Date of Award:

1973

Document Type:

Dissertation

Degree Name:

Doctor of Philosophy (PhD)

Department:

Wildland Resources

Department name when degree awarded

Range Science (Ecology)

Advisor/Chair:

Neil E. West

Abstract

The purpose of this study was to provide basic ecological information on an important but little studied major vegetation type through autecological investigations of the dominant species. Data include climate and soils where this species occurs, root distribution, phenology and growth, seed germination requirements and seedling survival. Percent ground cover provided by blackbrush and other dominant plants as well as the composition of herbaceous understory vegetation was presented. Leaf and stem anatomy of blackbrush revealed features typical of desert shrub species with stem splitting appearing to be a characteristic of this species.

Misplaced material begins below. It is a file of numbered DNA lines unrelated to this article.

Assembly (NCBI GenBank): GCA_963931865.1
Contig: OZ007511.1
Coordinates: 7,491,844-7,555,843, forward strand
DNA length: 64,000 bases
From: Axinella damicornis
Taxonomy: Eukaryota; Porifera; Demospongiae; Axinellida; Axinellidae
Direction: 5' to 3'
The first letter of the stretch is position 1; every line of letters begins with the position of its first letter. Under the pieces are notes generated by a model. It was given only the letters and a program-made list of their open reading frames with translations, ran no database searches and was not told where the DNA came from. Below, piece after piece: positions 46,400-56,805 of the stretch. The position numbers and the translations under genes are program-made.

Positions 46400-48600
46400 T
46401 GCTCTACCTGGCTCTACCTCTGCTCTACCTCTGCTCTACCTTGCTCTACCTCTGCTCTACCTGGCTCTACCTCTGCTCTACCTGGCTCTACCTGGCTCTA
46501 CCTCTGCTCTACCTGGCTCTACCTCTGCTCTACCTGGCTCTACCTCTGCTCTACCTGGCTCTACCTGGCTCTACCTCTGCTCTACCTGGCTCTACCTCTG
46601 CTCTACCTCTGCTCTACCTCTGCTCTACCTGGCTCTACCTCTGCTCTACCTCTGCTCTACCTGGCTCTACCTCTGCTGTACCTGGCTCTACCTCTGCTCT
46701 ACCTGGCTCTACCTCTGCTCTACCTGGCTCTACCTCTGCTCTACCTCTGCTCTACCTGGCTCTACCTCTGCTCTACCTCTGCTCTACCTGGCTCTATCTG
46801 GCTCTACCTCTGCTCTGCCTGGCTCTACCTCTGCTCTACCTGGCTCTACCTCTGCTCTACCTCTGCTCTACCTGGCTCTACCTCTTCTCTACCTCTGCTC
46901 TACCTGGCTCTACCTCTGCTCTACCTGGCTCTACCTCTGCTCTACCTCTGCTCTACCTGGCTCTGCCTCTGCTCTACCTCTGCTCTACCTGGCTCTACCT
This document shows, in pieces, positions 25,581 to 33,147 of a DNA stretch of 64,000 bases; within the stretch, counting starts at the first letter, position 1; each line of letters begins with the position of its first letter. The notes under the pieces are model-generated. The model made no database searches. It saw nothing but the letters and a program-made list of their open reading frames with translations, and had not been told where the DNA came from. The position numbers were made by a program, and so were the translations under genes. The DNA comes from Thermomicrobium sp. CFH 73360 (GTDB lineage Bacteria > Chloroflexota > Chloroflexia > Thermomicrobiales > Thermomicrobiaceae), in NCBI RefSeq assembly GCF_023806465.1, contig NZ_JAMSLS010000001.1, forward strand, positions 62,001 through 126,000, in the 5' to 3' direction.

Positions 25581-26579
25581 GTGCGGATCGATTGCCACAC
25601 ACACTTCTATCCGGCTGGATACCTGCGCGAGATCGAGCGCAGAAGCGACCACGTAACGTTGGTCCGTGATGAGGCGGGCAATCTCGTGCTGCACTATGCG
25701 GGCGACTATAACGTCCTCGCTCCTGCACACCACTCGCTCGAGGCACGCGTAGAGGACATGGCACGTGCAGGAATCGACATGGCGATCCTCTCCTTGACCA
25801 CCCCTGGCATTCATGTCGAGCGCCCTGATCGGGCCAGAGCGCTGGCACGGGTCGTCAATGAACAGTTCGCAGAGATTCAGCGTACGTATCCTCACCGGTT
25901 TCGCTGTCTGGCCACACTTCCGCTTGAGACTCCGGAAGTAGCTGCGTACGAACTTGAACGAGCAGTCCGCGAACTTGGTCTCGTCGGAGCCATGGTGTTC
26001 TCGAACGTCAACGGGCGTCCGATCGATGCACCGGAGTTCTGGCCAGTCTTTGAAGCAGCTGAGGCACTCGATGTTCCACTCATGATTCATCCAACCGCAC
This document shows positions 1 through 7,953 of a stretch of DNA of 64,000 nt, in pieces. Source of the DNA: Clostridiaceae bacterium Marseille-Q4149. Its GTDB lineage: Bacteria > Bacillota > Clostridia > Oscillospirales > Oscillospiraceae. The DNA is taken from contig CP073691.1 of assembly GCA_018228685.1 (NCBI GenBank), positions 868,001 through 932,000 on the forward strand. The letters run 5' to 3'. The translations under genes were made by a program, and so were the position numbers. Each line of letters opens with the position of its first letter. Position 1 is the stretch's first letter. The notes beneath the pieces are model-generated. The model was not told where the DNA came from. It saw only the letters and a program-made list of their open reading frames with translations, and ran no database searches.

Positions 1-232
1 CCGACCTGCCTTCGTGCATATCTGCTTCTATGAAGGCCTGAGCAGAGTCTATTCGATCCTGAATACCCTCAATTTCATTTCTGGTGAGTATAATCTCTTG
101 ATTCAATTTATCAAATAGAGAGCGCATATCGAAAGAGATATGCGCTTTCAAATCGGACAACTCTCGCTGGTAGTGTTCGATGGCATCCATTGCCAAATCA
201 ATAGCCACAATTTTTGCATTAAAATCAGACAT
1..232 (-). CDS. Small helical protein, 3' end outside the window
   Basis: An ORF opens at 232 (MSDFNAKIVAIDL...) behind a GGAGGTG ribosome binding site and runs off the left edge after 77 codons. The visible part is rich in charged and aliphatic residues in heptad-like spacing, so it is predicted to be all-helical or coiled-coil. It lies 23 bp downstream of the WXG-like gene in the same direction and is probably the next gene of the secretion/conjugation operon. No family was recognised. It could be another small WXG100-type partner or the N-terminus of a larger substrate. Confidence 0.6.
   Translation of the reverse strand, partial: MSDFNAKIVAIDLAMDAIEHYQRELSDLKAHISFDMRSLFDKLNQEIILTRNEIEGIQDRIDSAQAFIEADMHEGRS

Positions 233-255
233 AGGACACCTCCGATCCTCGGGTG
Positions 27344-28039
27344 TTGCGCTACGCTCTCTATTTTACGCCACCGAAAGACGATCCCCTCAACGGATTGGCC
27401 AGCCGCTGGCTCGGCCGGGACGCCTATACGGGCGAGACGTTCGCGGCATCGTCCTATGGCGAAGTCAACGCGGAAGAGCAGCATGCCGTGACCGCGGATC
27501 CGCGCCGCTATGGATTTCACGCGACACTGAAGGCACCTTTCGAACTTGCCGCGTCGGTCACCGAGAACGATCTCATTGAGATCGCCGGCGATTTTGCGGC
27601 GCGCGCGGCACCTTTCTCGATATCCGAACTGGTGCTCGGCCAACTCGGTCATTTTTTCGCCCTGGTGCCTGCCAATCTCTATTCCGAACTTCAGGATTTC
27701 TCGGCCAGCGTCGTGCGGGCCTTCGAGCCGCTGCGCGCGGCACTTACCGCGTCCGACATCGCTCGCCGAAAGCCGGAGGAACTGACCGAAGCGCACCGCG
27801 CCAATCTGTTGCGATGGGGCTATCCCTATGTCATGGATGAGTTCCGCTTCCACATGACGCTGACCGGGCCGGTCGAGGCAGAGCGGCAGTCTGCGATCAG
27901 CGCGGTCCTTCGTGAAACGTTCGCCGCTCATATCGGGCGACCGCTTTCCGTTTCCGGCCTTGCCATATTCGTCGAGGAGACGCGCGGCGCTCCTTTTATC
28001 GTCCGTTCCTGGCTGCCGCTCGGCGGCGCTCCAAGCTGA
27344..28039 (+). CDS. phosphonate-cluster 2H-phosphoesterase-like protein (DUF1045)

Blackbrush is characterized as a poor forage species of low palatability. Nutrient content analysis provided data on ether extract, carotene, phosphorus, acid detergent fiber, crude protein, and lignin. Nutrient deficiencies occur during the winter when blackbrush ranges are grazed by domestic livestock.

Brush beating or same similar method which will remove the old woody material from the plants was proposed as a method of increasing the forage quality without changing the entire community as is done with burning.

Comments

This work made publicly available electronically on February 4, 2013.

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